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Christoph Berger
Simplicity is the ultimate sophistication.
Simplicity is the ultimate sophistication.
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Go for AWS Lambda was quite a hot topic recently. I collected last week's blog posts and package announcements and packed them in to this article to give you a convenient starting point: https://appliedgo.net/awslambda
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A new Quick Bits episode is out. This time, we look at inheritance in Go - or rather, the lack of. Go newcomers often try to achieve inheritance via struct embedding, but this is not sufficient. This episode explains why, and what other ingredient is required to make a derived type impersonate a base type.

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Want to see how to create a PDF document with a few lines of code? I made a lecture on this for my upcoming free course about workplace automation, and I have published shortened versions of it at my blog (https://appliedgo.net/pdf) and on the Applied Go youtube channel (https://youtube.com/c/AppliedGo).

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I made a new Applied Go Quick Bits episode: Pointers vs References. This is especially interesting for newcomers who are used to dynamic languages without direct exposure to pointers.
TL;DR: Pointers in Go are similar to references but are less "automatic" in exchange for more control.

https://youtu.be/A6G7qxnFUS0

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Processing spreadsheet data in Go

This is a beginner-level post on reading, processing, and writing CSV data. I plan a workplace automation course with more content like this one. I figure this could help beginners to practice what they learned, as well as absolute newcomers to get first impressions of Go in a practical context.

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Hi,

I am excited to announce my online video course on Go programming to the public. If you are a developer who wants to learn the Go programming language, check out this course; I am sure you will love it.

For a limited time, the course is available at a discount. The course page lists 18% off, but for you I have a special offer: Use the coupon code GETMASTERGO and get 30% off - valid until Nov. 30th.

https://appliedgo.com/p/mastergo/?product_id=274212&coupon_code=GETMASTERGO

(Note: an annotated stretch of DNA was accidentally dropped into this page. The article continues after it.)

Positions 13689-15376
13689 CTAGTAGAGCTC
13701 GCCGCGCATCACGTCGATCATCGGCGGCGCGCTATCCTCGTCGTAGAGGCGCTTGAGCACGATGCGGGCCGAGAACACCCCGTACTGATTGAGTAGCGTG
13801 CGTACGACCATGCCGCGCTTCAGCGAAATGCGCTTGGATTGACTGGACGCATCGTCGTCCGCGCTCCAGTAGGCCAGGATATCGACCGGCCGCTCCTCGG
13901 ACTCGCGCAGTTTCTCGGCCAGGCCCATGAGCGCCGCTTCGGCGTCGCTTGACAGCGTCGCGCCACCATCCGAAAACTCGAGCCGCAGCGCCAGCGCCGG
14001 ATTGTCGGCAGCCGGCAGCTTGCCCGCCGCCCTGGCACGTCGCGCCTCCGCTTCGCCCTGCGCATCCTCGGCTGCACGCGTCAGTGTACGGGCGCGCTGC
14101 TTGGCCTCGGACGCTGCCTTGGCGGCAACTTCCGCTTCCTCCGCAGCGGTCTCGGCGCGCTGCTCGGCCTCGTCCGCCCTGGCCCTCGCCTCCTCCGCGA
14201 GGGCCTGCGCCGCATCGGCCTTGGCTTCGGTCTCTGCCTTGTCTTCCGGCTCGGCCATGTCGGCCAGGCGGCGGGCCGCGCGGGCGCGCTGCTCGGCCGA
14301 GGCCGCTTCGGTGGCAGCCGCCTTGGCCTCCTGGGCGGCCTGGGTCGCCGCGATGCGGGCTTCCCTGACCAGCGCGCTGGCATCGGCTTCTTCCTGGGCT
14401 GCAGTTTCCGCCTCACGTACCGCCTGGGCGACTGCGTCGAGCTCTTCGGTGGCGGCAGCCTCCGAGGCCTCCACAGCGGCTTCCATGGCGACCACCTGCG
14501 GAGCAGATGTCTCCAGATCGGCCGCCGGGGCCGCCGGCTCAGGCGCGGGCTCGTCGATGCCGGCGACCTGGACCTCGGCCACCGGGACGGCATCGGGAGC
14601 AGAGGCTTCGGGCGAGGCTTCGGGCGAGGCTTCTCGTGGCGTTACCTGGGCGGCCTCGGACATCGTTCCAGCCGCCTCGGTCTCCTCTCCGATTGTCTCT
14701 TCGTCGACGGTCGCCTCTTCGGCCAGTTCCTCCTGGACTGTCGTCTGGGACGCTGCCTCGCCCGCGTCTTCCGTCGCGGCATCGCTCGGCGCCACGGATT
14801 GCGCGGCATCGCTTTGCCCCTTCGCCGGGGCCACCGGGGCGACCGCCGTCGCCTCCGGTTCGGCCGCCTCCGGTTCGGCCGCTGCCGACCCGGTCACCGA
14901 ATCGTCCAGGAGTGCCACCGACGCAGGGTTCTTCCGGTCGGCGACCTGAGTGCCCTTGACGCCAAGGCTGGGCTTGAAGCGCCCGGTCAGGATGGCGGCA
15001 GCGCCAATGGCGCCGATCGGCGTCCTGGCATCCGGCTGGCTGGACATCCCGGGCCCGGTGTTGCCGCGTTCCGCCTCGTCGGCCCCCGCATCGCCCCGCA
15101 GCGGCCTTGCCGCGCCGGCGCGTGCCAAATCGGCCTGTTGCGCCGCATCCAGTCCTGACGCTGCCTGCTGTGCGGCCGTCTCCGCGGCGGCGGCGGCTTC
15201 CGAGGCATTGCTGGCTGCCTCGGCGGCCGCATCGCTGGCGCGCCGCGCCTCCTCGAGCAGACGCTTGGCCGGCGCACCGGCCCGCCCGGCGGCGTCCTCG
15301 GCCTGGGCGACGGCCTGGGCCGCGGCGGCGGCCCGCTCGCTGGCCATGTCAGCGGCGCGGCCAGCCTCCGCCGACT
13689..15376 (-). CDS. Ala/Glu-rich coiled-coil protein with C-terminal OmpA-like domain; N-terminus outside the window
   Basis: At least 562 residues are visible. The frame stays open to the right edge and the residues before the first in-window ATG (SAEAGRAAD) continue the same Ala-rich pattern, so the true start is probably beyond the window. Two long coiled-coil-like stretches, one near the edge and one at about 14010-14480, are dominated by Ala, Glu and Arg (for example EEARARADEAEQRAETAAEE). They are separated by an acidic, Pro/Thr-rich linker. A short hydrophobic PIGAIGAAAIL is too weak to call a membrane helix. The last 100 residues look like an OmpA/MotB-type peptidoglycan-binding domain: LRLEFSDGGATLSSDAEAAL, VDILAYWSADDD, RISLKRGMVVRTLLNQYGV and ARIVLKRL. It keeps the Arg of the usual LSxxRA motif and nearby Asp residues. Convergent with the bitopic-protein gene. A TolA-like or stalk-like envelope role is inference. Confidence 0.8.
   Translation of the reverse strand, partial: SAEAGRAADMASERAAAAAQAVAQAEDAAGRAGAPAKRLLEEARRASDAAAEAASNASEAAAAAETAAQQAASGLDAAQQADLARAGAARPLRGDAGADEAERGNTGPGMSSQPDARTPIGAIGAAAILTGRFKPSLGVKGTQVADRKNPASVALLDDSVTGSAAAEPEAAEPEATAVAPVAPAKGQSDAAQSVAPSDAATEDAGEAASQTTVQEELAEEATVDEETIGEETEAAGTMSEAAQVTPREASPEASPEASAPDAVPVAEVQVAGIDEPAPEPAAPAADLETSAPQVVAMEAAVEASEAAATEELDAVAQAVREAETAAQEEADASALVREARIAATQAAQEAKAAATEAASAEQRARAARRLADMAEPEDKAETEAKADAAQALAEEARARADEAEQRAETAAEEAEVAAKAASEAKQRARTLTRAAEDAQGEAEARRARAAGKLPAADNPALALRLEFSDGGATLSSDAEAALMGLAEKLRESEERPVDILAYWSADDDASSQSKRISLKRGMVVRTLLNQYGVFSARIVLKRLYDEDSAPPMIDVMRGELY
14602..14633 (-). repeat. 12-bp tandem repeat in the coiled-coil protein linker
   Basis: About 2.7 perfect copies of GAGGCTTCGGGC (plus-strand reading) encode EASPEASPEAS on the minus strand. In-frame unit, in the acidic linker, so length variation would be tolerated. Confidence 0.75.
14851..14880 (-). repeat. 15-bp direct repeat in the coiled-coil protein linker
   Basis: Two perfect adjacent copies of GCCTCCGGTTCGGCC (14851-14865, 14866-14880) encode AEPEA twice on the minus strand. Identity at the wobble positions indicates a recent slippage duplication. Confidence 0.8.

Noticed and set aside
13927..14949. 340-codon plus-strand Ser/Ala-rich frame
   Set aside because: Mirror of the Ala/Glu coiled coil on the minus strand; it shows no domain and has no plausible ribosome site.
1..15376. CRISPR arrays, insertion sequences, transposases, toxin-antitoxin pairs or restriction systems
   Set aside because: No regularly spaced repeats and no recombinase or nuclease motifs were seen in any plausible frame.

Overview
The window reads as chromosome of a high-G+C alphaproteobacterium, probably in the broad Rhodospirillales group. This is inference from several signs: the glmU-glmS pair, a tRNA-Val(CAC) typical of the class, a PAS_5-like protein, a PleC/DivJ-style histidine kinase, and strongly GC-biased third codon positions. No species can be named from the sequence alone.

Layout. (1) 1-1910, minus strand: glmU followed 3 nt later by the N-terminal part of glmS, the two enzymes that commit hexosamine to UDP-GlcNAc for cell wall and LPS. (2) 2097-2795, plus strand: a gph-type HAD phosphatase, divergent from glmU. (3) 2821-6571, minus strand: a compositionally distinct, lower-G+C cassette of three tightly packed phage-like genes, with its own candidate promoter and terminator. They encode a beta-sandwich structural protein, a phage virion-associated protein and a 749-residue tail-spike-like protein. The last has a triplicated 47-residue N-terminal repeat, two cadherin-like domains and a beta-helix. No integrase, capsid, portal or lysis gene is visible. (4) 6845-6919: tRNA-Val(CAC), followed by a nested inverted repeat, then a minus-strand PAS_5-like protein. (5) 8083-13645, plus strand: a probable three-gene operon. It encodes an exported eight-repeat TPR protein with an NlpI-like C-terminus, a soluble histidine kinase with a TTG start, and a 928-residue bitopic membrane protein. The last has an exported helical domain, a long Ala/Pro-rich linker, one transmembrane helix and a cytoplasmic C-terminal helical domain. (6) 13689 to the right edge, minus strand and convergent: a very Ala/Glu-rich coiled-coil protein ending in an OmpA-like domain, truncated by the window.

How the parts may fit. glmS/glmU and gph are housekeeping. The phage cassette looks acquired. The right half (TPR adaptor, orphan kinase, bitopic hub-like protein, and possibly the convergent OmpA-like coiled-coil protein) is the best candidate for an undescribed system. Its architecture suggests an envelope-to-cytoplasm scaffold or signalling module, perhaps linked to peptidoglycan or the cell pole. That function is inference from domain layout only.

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Every science fiction movie needs them (ok, at least those featuring spaceships) - fancy dashboards across all walls, with lots of gauges, graphs and blinking lights!

Grafana is their equivalent for the IT world. I wrote a Go package that makes it dead easy to collect time series data (read: values with time stamps attached) and feed it to a Grafana dashboard.

Here is the article: https://appliedgo.net/diydashboard/

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Every now and then I type "man somecmd" only to find that somecmd has no man page. This is usually true for Go binaries, especially if installed through go get. So I wrote a tool called goman that displays the README file of the binary's projects as an "alternate man page".

The tool relies heavily on third-party libraries and code, so my kudos goes to those who did all the heavy lifting. (See goman's README.md for details.)

The image links to a blog article that contains a brief rundown on how `goman` achieves to find and render the readme. The tool itself is available via "go get https://github.com/christophberger/goman".

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I fiddled with a Digispark board and got it to move a servo using Go and Gobot.

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In search of a Text-based User Interface (TUI) library for Go, I did not find a single best one, but instead a collection of interesting specialists (data viz dashboard, input/output, terminal games, low-level,...)
Enjoy!
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